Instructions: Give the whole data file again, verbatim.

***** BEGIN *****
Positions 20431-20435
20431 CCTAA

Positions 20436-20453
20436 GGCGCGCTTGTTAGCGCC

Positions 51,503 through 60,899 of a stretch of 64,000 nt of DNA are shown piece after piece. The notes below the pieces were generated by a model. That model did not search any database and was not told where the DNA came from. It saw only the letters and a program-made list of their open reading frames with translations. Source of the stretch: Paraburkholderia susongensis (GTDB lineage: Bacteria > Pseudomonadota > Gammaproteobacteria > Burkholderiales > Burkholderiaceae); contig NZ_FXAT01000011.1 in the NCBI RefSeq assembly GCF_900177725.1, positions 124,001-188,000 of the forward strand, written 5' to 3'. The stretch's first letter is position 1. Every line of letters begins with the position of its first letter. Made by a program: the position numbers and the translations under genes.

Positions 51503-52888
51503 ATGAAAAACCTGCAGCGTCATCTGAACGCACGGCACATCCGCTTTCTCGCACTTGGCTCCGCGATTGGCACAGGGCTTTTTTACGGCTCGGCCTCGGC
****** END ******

Positions 20431-20435
20431 CCTAA

Positions 20436-20453
20436 GGCGCGCTTGTTAGCGCC

Positions 51,503 through 60,899 of a stretch of 64,000 nt of DNA are shown piece after piece. The notes below the pieces were generated by a model. That model did not search any database and was not told where the DNA came from. It saw only the letters and a program-made list of their open reading frames with translations. Source of the stretch: Paraburkholderia susongensis (GTDB lineage: Bacteria > Pseudomonadota > Gammaproteobacteria > Burkholderiales > Burkholderiaceae); contig NZ_FXAT01000011.1 in the NCBI RefSeq assembly GCF_900177725.1, positions 124,001-188,000 of the forward strand, written 5' to 3'. The stretch's first letter is position 1. Every line of letters begins with the position of its first letter. Made by a program: the position numbers and the translations under genes.

Positions 51503-52888
51503 ATGAAAAACCTGCAGCGTCATCTGAACGCACGGCACATCCGCTTTCTCGCACTTGGCTCCGCGATTGGCACAGGGCTTTTTTACGGCTCGGCCTCGGC